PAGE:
The Third Circuit of Appeals resolves the Issue of Subordination Agreement Enforcement and Non-Consensual Cramdown Plan
In a remarkable judgment, the Third Circuit of Appeals In Re Tribune Co., allowed the enforcement of subordination agreements when the same might jeopardize a bankruptcy plan.
To provide a context, under Section 510 (a) of the Bankruptcy Code, subordinate agreements are enforceable in a bankruptcy in the same manner as those enforceable under non-bankruptcy law. However, another provision of the Code, Section 1129 (b) (1) provides for a cramdown provision and allows a Chapter 11 plan to be confirmed along with imposes certain limitations to Section 510 (a). Due to the simultaneous reading of these two provisions, an issue usually arises in a bankruptcy scenario, which is whether a bankruptcy court can disallow enforcement of a subordinate agreement when the same would hinder a plan proponent’s ability to confirm an enforceable Chapter 11 plan. As no precedent existed on the issue, the Third Circuit of Appeals has provided a guiding light.
In the matter of In re Tribune Co., the court upheld the Bankruptcy Court’s order, whereby Tribune Company’s Chapter 11 plan was confirmed, even though certain creditors pushed to enforce a subordination agreement entered before the bankruptcy filing. The court found that the cramdown provision provided under Section 1129 (b) (1) “supplants strict enforcement of subordination agreements”. It further held that “when cramdown plans play with subordinated sums, the comparison of similarly situated creditors is tested through a more flexible unfair-discrimination standard.” Section 1129 provides for confirmation of plan and sub-section (b) (1) states that “Notwithstanding section 510(a) of this title, if all of the applicable requirements of subsection (a) of this section other than paragraph (8) are met with respect to a plan, the court, on request of the proponent of the plan, shall confirm the plan notwithstanding the requirements of such paragraph if the plan does not discriminate unfairly, and is fair and equitable, with respect to each class of claims or interests that is impaired under, and has not accepted, the plan.” The court interpreted the word “notwithstanding” to mean that even though enforcement rights are conferred by Section 510 (a) to subordination agreements, bankruptcy courts must confirm to the bankruptcy plan over the objection of a non-consenting class of creditors if Section 1129 (a) comes into play, as long as the plan does not discriminate unfairly, and is instead fair and equitable for each class which does not consent to the plan.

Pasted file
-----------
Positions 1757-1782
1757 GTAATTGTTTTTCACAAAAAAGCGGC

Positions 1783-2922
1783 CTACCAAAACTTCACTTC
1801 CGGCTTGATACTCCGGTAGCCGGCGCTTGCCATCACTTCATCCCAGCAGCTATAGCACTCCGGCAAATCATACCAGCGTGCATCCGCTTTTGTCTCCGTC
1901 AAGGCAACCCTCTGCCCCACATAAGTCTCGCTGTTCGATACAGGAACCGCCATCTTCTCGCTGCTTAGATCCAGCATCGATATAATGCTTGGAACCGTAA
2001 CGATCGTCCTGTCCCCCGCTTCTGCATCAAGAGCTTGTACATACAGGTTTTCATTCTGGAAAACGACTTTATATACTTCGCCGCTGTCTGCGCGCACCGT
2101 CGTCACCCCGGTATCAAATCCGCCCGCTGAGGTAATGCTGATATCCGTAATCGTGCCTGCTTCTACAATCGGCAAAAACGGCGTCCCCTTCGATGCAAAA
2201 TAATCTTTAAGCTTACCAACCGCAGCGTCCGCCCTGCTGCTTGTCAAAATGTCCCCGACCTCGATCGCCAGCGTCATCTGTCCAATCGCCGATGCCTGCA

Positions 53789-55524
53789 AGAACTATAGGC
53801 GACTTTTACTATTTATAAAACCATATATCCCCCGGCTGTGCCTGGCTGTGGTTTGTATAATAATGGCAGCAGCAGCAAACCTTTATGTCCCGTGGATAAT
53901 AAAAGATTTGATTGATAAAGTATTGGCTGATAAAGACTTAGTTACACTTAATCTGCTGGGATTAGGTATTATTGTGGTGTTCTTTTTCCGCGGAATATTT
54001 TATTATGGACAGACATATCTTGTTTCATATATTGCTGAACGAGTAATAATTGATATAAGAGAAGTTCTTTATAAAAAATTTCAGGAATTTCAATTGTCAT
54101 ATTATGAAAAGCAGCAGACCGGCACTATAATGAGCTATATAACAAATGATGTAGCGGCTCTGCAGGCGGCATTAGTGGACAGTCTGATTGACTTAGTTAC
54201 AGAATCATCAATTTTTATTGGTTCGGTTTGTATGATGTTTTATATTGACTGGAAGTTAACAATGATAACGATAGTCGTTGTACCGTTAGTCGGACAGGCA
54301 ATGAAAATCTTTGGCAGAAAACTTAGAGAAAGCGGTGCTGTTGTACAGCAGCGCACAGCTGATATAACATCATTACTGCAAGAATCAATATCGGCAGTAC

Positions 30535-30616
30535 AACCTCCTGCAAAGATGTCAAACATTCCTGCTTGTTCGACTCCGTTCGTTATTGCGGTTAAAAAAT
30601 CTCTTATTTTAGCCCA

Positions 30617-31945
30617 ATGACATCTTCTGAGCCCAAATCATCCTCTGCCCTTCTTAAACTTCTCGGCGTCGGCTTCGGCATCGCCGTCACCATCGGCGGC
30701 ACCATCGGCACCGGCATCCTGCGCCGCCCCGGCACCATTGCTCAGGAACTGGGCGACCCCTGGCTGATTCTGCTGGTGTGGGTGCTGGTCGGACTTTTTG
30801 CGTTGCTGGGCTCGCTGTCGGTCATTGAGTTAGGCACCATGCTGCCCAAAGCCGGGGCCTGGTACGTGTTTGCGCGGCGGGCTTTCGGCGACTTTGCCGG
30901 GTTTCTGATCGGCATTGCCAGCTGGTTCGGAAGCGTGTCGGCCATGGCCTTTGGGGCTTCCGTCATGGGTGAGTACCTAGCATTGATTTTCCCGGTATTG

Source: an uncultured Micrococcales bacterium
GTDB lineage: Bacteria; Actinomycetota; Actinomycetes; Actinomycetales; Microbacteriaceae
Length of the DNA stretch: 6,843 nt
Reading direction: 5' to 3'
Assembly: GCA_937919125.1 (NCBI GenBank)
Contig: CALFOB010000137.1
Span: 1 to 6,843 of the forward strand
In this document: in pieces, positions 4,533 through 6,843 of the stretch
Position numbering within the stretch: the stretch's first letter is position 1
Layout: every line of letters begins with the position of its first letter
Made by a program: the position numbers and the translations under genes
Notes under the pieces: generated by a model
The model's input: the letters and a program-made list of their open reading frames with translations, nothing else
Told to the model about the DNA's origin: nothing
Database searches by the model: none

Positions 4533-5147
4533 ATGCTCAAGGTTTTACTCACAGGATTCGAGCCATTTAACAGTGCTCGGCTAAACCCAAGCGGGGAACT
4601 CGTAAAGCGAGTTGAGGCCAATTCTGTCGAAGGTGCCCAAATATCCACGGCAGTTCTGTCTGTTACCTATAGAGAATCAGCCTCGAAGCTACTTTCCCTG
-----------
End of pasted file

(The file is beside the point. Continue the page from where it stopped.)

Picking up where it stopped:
Another exceptional aspect of the judgment is that the court established eight factors to assess unfair discrimination in the above stated context. The first factor is that the subordination agreements need not be strictly enforced in the case a cramdown and thereby creditors holding claims with the same priority can be treated differently as long as the discrimination is not unfair. The second factor is that the unfair discrimination applies only to classes of dissenting creditors and not individual creditors. As per the third factor, the unfair discrimination is to be determined from the perspective of the dissenting class. For the fourth factor, the court said that the classes are to be aligned correctly to enable bankruptcy court to assess whether the cramdown plan discriminates unfairly. The fifth factor is that the bankruptcy courts should look into the plan’s payment provision for each creditor’s recovery measured in terms of the net present value of all payments or the allocation of materially greater risk in connection with its proposed distribution. The sixth factor states that the bankruptcy court must first determine the pro rata baseline for the recovery of creditors sharing the same priority and then should compare the baseline against the percentage distribution that claimants in the dissenting class would have otherwise been entitled to receive under full enforcement of their subordination agreement under Section 510 (a), but did not get under the plan. The seventh factor states that a presumption exists in favour of unfair discrimination where there is a lower percentage recovery for the dissenting class or a materially greater risk to the dissenting class in connection with the proposed distribution. Lastly, as per the eight factor the presumption of unfair discrimination is rebuttable.
The judgment passed by the Third Circuit of Appeals has provided a much-needed guiding light regarding interplay between the provision of enforcement of subordination agreement and non-consensual cramdown plans. Further, the court also laid down the “eight factor” test to determine unfair discrimination which would allow the bankruptcy courts to disregard the rigid enforcement of subordination provisions.